Comparison of U.K and U.S Healthcare Systems



The NHS was launched in 1948. One of its core principles is to avail good healthcare to all individuals, regardless of their wealth. Statistics indicate that in every 36 hours, the NHS England handles more than 1 million patients. It covers all the services from end-of-life care, antenatal screening, emergency treatment, routine screenings and transplants (Nuwer, 2013). The NHS is renowned for its efficiency, cost-related problems, effective care, patient-centered care and coordinated care. In terms of equity, it ranked second. It has more than 1.6 million employees, and this puts it in the top five bracket of the largest workforces in the world.

Coverage is universal in the NHS, with all of U.Ks ordinary citizens being entitled to healthcare. The NHS covers various things such as services, cost-sharing, safety nets, hospitals, government and private insurance funds. With regards to services, the NHS covers rehabilitation, preventive services, learning disabilities, inpatient and outpatient, mental health care, physician services and dental care. publicly-covered services also have some level of cost-sharing arrangements (Tighe, 2014). The safety nets ensure that the public purse meets most of the costs, with special patient groups being subjected to unique measures that alleviate costs. Hospitals are directly accountable to the Department of Health because they are structured as NHS trusts. General policy matters and health legislation lie with the parliament.

The NHS undertakes various measures to safeguard quality of care. A key focus is to enhance the safety and quality of social and health care services the NHS uses various means to address quality issues. They include regulatory bodies, targets, national service frameworks and quality and outcome framework (Maskileyson, 2014). The regulatory bodies assess and monitor the quality of services that both private and public health care providers give. This involves regular investigations and assessments of all providers. The government sets targets for a range of variables so as to reflect the quality of care. Regulatory bodies are tasked with monitoring these targets.  The NST was developed in 1998 to improve certain areas of care such as diabetes, coronary, mental health and cancer. The quality and outcome framework was newly developed to measure the quality of care that GPs deliver. It serves as an incentive for improving quality.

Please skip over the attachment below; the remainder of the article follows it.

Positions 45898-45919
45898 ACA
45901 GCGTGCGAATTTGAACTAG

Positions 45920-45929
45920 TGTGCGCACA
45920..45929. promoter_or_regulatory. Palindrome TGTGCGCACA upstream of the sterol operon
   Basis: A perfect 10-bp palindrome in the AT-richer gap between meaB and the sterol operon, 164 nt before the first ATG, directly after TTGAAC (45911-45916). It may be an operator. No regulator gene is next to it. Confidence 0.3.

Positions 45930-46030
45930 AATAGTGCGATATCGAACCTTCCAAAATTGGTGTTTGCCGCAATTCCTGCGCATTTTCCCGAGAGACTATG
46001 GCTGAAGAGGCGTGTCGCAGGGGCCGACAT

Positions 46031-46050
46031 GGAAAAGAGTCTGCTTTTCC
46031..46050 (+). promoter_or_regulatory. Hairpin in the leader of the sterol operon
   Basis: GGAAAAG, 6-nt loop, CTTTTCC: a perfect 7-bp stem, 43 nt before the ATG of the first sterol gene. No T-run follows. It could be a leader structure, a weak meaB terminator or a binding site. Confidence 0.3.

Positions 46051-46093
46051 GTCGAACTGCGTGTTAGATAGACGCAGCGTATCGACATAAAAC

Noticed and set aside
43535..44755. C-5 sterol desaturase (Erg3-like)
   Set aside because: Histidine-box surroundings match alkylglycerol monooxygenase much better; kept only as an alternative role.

The NHS also undertakes various measures to improve efficiency. This remains a key focus, and the NHS employs various tactics to ensure this. They include; high-level efficiency targets, benchmarking and institute for innovation and improvement. The government has undertaken measures to increase social care provision efficiency, centralize procurement and reduce costs of NHS provider. The benchmarking of NHS organizations is done against their peers’ performance, including reference costs, readmission rates and day case rates.